President Barack Obama on Wednesday expressed frustration with the way the Senate does business, saying the use of delaying tactics there harms the nation's ability to "deal with big problems in a very competitive world."
"Other countries are going to start running circles around us," Obama said in a White House interview with PBS. "We're going to have to return to some sense that governance is more important than politics inside the Senate."
Obama's critique of his former Senate colleagues came just as his allies there were on the cusp of giving him what he wants: passage of a Senate health care bill.
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The bare-minimum bloc of 60 senators — all 58 Democrats and two independents — voted to end a GOP filibuster and move toward final passage Thursday.
Obama said the use of that vote-stalling tactic, which requires 60 votes to cut off debate, has been imposed in an "unheard of" routine fashion. He said it's problematic regardless of which party controls the White House and Congress, but conceded that, as president, he doesn't have much power to do anything about it.
As for the health care bill, the version the Senate is expected to pass must still be reconciled with a House-passed measure.
Obama pledged to take a hands-on role in reconciling the two.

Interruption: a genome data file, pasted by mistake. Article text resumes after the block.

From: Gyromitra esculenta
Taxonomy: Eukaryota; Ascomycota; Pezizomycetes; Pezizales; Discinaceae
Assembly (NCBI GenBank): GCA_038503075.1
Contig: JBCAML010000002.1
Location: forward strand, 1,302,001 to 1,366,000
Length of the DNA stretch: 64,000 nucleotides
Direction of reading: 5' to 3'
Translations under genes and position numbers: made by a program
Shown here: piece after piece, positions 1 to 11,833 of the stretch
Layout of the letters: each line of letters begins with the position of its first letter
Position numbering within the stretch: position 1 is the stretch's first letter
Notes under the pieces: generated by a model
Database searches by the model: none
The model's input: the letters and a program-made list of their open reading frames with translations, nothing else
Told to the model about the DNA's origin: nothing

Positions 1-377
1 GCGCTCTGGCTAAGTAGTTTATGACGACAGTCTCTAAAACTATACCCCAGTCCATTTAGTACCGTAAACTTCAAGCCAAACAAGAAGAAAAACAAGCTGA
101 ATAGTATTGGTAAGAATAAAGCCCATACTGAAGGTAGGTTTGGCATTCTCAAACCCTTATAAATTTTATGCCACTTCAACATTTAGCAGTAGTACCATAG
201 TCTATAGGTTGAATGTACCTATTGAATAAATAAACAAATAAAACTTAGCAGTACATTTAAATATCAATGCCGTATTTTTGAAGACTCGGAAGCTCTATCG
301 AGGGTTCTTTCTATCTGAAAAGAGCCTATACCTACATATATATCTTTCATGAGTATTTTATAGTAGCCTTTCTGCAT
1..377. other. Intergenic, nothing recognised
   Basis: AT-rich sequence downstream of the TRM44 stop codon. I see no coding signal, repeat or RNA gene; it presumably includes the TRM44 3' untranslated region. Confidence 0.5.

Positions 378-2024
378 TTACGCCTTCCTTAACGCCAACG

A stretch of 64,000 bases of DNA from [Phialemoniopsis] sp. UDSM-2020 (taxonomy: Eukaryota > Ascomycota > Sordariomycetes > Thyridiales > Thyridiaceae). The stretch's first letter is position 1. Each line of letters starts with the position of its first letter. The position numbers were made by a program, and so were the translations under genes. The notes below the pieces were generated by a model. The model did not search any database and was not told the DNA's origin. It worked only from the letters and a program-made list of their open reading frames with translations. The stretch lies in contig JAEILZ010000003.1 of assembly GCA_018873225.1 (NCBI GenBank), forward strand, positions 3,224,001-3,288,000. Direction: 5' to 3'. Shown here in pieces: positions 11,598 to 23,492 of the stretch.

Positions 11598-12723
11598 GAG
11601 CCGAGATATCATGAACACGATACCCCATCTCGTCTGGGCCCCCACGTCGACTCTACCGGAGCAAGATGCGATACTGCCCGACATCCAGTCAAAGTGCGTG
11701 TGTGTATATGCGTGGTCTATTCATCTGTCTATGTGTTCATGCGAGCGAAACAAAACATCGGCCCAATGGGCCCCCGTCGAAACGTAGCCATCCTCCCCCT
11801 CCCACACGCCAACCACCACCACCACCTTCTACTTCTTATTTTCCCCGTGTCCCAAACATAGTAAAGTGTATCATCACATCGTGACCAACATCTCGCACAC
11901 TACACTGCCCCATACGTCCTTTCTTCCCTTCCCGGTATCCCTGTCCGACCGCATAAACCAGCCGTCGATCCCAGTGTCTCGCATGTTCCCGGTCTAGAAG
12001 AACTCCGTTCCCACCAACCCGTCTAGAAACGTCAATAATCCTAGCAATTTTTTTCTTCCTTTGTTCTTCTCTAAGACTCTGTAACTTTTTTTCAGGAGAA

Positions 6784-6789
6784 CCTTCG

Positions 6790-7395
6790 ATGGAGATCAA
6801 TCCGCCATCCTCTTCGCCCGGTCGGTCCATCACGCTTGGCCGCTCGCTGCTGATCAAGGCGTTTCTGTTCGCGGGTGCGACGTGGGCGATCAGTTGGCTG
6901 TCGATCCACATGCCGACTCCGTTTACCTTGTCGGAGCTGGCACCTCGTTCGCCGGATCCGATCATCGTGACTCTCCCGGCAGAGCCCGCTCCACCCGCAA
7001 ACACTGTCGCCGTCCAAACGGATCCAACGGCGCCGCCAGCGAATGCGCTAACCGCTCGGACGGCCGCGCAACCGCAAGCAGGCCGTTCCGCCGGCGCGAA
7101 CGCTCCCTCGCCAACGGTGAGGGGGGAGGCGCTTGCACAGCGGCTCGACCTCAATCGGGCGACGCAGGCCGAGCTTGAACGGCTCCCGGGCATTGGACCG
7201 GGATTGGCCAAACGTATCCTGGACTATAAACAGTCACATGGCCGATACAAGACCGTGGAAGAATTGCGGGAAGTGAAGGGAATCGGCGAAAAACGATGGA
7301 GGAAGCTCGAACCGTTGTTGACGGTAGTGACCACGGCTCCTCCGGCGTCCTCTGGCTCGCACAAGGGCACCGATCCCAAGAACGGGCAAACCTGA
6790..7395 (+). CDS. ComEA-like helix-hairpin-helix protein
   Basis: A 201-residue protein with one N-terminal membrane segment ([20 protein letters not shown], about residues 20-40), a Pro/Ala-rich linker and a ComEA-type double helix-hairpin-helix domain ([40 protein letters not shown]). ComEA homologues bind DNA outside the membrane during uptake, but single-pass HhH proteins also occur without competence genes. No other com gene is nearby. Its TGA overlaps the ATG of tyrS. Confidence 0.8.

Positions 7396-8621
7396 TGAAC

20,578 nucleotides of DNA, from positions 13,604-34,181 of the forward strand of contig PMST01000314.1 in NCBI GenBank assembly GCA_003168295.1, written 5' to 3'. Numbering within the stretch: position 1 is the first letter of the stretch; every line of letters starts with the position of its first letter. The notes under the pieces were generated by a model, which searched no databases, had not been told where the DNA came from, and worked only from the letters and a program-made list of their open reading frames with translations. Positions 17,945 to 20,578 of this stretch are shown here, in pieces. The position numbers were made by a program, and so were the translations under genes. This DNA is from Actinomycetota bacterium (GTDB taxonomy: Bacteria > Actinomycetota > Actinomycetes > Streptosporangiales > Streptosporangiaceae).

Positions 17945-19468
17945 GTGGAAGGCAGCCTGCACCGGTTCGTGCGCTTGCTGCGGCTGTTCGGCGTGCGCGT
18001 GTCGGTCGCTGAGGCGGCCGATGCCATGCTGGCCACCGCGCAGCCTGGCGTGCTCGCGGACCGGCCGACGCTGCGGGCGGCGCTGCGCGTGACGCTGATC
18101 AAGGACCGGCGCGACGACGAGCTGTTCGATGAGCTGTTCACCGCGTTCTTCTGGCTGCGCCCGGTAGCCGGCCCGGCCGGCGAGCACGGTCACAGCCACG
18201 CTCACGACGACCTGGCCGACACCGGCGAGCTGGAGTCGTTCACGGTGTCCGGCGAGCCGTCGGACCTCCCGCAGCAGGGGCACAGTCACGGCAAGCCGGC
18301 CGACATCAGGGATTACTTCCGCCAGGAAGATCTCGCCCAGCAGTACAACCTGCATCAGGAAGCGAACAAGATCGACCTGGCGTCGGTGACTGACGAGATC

"We hope to have a whole bunch of folks over here in the West Wing, and I'll be rolling up my sleeves and spending some time before the full Congress even gets back into session, because the American people need it now," he said.
Congress is expected to pick up the process in January after a holiday break.
The president sought to shift the focus from how the bills differ — on such areas as financing and abortion restrictions — to how they are similar.
"I'm getting 95 percent of what I want," Obama said. "Now, I might not be getting 95 percent of what some other folks want."
Obama has faced heat from the left side of his own Democratic Party because, among other items, the Senate bill does not include a so-called public option in which a government-run health care plan would be a choice for consumers. The House version does have it.
Obama said he would sign a final bill even if does not include the public option. He said he disagrees with those who want to "dump all these other extraordinary reforms" because the bill doesn't include that provision. "I don't think that makes sense," he said.
The House bill calls for taxing richer Americans to pay for covering the uninsured, while the Senate version would tax some of the costlier employer-provided health benefit plans. In a separate interview with National Public Radio, Obama predicted that the final bill will end up incorporating "a little bit of both."
Obama's interviews were with PBS' "The NewsHour with Jim Lehrer" and NPR's "All Things Considered."
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